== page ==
- Filed Under
As of July 24, the federal Homeowners Assistance Program had received more than 17,100 applications. Of those, 11,743 had been determined to be eligible, and 8,469 had received a payout. Another 837 were being processed for payment, with the rest in various stages of the verification process.
If you have moved on reassignment orders during the mortgage crisis — and therefore may be eligible for help under the temporarily expanded Homeowners Assistance Program — the deadline to apply is approaching.
The Sept. 30 deadline set by the Defense Department also applies to those who may qualify due to a move related to base realignment and closure during the mortgage crisis.
To qualify under the permanent change-of-station category, service members must have bought their houses, or signed the contract, before July 1, 2006. In addition, the Pentagon restricted the benefit in this category to those who moved on orders dated between Feb. 1, 2006, and Sept. 30, 2010.
As of July 24, HAP had paid out $1.384 billion to 8,021 service members applying under the PCS category, said DoD spokeswoman Cheryl Irwin. For these service members, that meant a financial benefit of up to 90 percent of the original purchase price of their home, an average payout of $172,571. That's kept a lot of military families from going through short sales or other financial hardships.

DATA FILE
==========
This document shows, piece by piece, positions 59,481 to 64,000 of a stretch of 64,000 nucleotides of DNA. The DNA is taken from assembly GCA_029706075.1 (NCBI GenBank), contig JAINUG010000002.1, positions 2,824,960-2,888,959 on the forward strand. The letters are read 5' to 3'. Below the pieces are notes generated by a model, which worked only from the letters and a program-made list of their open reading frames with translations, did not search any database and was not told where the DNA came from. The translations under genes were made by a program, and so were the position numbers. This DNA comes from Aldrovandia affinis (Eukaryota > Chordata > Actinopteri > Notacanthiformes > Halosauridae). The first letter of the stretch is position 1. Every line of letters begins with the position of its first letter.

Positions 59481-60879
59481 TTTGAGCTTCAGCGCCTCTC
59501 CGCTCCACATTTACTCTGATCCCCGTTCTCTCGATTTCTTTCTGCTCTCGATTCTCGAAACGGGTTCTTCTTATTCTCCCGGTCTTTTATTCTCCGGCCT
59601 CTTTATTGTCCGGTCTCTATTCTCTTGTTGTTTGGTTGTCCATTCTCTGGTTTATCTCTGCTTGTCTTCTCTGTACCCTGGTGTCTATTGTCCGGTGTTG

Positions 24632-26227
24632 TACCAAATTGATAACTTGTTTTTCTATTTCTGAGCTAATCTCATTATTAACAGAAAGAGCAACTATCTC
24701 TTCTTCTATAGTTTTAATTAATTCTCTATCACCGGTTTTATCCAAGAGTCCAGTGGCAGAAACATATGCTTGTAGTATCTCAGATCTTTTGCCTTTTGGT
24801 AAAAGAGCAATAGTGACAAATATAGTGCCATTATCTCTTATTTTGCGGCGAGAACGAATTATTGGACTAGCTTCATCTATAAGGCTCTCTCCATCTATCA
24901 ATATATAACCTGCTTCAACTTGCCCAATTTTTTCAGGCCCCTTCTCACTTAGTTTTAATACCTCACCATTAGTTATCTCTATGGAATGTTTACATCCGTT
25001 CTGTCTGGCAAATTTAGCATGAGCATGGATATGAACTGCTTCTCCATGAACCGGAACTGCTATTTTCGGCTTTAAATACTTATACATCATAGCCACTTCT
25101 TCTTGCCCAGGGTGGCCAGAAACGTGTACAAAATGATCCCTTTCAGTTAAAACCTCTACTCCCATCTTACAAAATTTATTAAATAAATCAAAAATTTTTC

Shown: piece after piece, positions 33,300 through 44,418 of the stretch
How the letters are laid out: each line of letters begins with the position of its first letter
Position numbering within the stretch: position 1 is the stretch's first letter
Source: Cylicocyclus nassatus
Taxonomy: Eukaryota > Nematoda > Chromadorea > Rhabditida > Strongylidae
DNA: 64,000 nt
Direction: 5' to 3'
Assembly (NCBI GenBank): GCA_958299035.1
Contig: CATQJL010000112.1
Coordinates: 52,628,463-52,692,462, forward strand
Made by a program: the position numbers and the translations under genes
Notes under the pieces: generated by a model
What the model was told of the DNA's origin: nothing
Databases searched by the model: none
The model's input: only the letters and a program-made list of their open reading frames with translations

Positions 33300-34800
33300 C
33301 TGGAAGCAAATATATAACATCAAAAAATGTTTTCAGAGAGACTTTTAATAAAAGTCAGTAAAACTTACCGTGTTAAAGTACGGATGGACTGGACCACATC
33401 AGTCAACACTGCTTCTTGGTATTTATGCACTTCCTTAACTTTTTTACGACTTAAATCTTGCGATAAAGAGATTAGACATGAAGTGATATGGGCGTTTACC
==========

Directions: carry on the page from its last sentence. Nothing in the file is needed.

If you've moved and taken losses and otherwise are eligible, you can still apply. Just know there are 2,437 applicants ahead of you who have been determined to be eligible.
But "it is premature to conclude that the remaining 2,437 eligible applicants will receive a financial benefit until they complete all actions or documentation requirements and we ensure sufficient funds are available to make a payout," Irwin said.
Congress originally appropriated $555 million for HAP, and later added another $300 million. Defense officials transferred $507 million more to HAP this year. As of July 24, $259 million was available to pay out benefits, and the account is receiving more money as it sells homes that were acquired through the program.
"DoD continually monitors whether additional funds are needed based on applications received," Irwin said.
BRAC-related eligibility effectively ended Sept. 15, when BRAC actions were to be completed.
"After [one to two years], the military and civilian members should have already relocated," Irwin said.
This deadline does not apply to those in the categories of wounded, ill and injured, and surviving spouses of the fallen.
Homeowners who became wounded, injured or ill in the line of duty while deployed since Sept. 11, 2001, and are relocating for further medical treatment, as well as surviving spouses relocating within two years after the death of their service member, will remain eligible for HAP permanently.
HAP dates back to 1966, when it was created to provide financial assistance to homeowners when a BRAC-related action severely impacts the local real estate market.
Eligibility rules and application forms can be found on the Army Corps of Engineers website at http://hap.usace.army.mil. The Army Corps of Engineers administers the program.